Challenges faced by the German economy

Mr Weidmann also used his speech to look at the prospects for the German economy. "The economy is currently in good condition," said the Bundesbank President, pointing to the fact that unemployment remained low, household debt was not excessive and real wages were increasing. Furthermore, both industry and consumers had benefited from the sharp fall in oil prices, he added.

However, Mr Weidmann also stressed that, despite real growth of 1.5% in 2014, major challenges still lay ahead for Germany. Specifically, he cited unfavourable demographic trends, energy policy shifts and the repercussions of globalisation as factors that would have a dampening effect on growth. In his view, the digitisation of the economy and the persistently high level of government debt were also weighing on Germany's long-term growth prospects.

The Bundesbank President rejected calls for Germany to generally step up its investment. "It cannot be said, either by historical or international standards, that the German private sector is investing too little," Mr Weidmann continued. He stressed that public funds should also only be invested in areas that paid off. Mr Weidmann dismissed the notion of a European stimulus package, stating that increased investment in Germany was unlikely to have significant spillover effects on the rest of the euro area. Nor was such an initiative compliant with the principle of individual fiscal responsibility that underpins the Maastricht Treaty.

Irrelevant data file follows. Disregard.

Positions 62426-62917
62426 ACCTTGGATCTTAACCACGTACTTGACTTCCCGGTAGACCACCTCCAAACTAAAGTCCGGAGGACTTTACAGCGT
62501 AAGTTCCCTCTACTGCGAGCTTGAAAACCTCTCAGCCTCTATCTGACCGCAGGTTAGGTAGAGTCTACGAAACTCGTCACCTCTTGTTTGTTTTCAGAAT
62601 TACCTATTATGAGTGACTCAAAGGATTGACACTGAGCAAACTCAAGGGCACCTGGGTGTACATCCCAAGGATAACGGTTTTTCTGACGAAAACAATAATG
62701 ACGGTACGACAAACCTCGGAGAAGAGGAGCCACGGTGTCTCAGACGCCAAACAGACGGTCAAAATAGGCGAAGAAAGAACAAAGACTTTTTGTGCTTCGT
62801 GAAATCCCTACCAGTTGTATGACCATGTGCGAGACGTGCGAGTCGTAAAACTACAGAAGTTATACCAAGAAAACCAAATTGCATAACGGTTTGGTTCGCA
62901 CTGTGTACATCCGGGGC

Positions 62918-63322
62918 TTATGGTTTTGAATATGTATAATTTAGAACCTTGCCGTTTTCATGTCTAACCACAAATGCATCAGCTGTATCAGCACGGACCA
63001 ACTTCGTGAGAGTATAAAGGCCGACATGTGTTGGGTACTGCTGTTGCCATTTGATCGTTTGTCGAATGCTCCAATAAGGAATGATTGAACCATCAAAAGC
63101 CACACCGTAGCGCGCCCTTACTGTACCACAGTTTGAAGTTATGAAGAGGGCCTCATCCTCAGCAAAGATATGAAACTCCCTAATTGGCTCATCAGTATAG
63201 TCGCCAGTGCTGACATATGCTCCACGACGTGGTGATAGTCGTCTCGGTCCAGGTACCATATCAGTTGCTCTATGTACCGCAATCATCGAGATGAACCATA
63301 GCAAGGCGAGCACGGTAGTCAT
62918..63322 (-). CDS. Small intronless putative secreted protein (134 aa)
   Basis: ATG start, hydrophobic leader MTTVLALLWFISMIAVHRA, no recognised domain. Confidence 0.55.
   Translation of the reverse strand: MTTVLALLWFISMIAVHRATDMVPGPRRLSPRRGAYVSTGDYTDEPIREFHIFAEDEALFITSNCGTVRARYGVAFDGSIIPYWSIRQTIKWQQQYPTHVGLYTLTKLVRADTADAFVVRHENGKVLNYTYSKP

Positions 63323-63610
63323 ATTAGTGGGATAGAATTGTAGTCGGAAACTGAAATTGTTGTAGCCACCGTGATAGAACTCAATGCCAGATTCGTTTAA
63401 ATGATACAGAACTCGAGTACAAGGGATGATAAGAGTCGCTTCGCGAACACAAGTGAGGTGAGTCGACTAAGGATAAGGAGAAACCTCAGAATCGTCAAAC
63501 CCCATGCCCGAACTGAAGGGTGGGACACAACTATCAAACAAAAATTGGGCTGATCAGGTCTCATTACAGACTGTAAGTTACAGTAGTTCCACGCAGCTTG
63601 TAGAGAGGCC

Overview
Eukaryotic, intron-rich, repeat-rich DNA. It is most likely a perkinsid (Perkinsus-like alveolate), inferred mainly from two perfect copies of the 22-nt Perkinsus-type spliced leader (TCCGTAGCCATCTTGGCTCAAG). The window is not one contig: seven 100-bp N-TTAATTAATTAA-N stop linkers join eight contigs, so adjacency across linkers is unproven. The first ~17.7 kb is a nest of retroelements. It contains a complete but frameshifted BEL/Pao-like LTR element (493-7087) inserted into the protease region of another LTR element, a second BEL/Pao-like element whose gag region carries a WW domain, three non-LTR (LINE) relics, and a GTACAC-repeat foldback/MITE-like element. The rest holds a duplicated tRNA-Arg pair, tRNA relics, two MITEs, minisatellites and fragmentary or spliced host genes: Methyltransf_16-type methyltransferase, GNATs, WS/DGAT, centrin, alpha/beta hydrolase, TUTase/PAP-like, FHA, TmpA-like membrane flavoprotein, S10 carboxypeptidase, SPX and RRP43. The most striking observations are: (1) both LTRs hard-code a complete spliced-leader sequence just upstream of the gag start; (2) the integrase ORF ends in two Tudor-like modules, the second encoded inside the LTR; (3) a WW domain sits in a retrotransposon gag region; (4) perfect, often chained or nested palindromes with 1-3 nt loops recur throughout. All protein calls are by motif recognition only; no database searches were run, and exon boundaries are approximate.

Measures to reverse the decline in labour potential

One key cause of Germany's sluggish growth in potential output was its diminishing labour potential, Mr Weidmann said. He identified three factors that could counteract the dampening macroeconomic effect of this. One was to increase the number of women in work. Germany needed to further reconcile work and family life, the Bundesbank President explained. However, he conceded that some provisions – such as non-contributory inclusion in the statutory health insurance scheme and the childcare supplement – created less of an incentive to seek gainful employment.

The second lever identified by Mr Weidmann was to extend working life. In this respect, he criticised the option allowing long-term contributors to the statutory pension insurance scheme to draw a full pension at 63 as a step in the wrong direction. "Instead of setting incentives for employees to go into early retirement, they should be encouraged to work longer," Mr Weidmann said.

But this was far from enough to offset the decline in labour potential because, third, Germany relied on attracting skilled workers from abroad. It was important for Germany to project an image as an open, cosmopolitan country that welcomed new citizens and offered them a level playing field. "Immigrants need to be more than just integrated into the workplace – they need to become part of our society," Mr Weidmann concluded.